• 20210406-083331-1bd3c1b5f2
  • 20210406-083343-343dc35650
  • Chuck Jackson shows the process of using beeswax to design eggs.
  • 20210406-083409-d21a179f93

Taking decorating Easter eggs to a new level, Chuck and Joan Jackson have become experts in the art of making a pysanka, which is a Ukrainian Easter egg.

A pysanka is created using traditional Ukrainian folk designs with a wax-resist method. The word pysanka comes from the verb pysaty, which means to write or inscribe, as the designs are not painted on, but instead written with beeswax.

Joan said it was originally her family that got into the tradition. She said while she was in college her father, serving as a surgeon in Minneapolis, had helped a Ukrainian woman who then repaid him with the gift of three decorated eggs.

Joan said two of the eggs ended up exploding and her father, feeling bad, went back to the Ukrainian woman.

“I thought he was just going to talk to her and get more eggs,” she said. “Instead, he had learned how to make them, and it started.”

Chuck said he got into them when he was dating Joan and had come to meet her family. When her father asked if he wanted to try it, he accepted the challenge.

“Here I was dating his daughter and wanted to impress my future father-in-law,” Chuck said. “Of course I agreed to try it.”

Learning the art has turned into decades of memories and fun for the couple. As residents of the Vi Senior Living community in Highlands Ranch, they have gladly taught others how to use the wax, candle and create a variety of colors and designs. Besides Vi residents, the Jacksons have taught at churches and schools.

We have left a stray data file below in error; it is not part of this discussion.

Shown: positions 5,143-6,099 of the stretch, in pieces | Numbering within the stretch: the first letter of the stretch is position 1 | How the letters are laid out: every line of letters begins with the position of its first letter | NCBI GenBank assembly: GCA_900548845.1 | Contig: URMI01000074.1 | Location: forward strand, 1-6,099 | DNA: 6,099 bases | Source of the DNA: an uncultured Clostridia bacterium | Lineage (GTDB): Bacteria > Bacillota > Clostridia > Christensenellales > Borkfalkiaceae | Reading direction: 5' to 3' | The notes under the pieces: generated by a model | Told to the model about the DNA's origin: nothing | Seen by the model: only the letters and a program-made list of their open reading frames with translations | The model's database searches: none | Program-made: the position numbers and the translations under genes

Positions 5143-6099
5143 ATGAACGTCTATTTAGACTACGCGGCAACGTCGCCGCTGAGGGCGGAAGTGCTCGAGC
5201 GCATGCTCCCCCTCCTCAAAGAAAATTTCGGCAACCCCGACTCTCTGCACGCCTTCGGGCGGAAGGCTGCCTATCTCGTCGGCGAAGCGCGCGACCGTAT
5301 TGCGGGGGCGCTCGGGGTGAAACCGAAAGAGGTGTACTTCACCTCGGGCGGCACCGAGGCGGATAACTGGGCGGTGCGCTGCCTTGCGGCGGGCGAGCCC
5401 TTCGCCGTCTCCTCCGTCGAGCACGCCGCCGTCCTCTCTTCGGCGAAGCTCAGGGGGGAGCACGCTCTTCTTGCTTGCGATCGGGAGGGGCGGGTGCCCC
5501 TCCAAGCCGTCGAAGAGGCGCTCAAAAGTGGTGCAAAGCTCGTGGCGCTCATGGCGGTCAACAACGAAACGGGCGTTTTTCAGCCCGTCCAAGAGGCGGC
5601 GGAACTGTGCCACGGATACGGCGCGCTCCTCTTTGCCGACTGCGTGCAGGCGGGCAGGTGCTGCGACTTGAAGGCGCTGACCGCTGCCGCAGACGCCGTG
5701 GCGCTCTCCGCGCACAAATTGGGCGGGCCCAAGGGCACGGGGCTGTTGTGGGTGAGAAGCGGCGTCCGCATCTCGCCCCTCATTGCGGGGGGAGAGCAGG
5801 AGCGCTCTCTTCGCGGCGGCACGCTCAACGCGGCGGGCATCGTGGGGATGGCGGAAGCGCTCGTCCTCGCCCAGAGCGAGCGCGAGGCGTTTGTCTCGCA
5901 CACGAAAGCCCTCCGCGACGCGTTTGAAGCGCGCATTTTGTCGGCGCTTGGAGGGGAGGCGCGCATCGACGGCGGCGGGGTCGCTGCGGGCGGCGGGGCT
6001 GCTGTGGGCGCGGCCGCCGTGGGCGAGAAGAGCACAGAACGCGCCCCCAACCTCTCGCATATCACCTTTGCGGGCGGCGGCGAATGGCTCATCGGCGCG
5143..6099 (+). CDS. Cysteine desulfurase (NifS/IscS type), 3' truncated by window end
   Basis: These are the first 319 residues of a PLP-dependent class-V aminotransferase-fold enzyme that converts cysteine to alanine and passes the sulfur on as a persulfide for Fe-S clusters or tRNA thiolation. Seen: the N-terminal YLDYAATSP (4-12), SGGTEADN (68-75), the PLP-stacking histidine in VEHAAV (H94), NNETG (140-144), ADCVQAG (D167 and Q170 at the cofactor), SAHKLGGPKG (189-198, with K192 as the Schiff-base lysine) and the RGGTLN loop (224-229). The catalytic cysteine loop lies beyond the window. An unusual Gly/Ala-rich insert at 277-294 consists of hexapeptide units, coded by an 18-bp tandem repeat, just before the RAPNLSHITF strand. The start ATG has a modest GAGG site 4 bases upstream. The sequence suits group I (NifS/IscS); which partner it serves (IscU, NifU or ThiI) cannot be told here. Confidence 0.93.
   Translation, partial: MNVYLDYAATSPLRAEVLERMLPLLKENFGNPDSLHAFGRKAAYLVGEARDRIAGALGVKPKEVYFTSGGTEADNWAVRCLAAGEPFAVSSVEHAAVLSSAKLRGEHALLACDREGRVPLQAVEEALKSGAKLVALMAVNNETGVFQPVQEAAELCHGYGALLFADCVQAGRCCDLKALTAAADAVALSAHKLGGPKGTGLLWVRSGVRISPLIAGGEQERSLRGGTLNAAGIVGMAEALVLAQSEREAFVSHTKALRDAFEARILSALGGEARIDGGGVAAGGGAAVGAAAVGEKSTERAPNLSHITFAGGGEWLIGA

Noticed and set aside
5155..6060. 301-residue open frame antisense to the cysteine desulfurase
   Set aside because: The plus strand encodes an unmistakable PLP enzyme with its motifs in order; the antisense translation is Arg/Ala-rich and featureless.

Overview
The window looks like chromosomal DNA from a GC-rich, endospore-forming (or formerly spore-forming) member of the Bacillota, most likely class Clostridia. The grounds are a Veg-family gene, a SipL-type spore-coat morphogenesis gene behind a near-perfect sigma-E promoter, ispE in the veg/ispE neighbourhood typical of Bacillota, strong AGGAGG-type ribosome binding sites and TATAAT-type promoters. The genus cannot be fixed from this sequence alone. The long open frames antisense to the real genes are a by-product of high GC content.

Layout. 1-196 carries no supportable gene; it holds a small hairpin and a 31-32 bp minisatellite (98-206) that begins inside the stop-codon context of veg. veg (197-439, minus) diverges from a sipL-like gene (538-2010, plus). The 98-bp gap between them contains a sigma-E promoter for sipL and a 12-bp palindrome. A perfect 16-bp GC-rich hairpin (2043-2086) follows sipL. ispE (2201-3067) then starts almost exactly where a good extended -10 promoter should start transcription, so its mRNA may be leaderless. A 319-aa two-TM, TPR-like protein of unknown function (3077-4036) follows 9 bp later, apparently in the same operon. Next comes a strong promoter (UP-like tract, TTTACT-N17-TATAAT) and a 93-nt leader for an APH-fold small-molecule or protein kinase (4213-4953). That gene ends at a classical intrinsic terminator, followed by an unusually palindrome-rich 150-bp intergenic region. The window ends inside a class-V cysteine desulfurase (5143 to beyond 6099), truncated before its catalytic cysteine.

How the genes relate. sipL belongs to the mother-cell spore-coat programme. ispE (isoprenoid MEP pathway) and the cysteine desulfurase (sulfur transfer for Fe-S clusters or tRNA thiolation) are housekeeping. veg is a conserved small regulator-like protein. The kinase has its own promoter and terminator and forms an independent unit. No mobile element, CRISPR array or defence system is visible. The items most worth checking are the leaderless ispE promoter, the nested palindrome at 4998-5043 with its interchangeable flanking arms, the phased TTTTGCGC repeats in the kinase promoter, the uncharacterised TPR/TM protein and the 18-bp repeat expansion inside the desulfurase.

The Jacksons have a large collection of their own artwork, ranging from designs on traditional chicken eggs to decorations on large Ostrich eggs.

Chuck became so talented at designing Ukrainian eggs that his design was featured at the White House in 1999. Then first lady, Hillary Clinton, wanted to have a specially designed egg from every state to decorate that Easter.

Chuck said he was asked by the American Egg Board to submit a design. His egg was chosen for the State of Colorado display.

Chuck said he and Joan received tickets to visit the White House for the special event. Today, Chuck said he is not sure what happened to the egg, guessing it is either buried in the depths of the Smithsonian or somewhere in the Clinton Library.

After decades of work, the Jacksons say they still sit in the evenings designing eggs. Joan said while she has good skills, it is Chuck who has really taken them to higher levels with detailed artwork and vibrant colors.

Depending on the design and colors, creating a Ukrainian egg can take hours or weeks.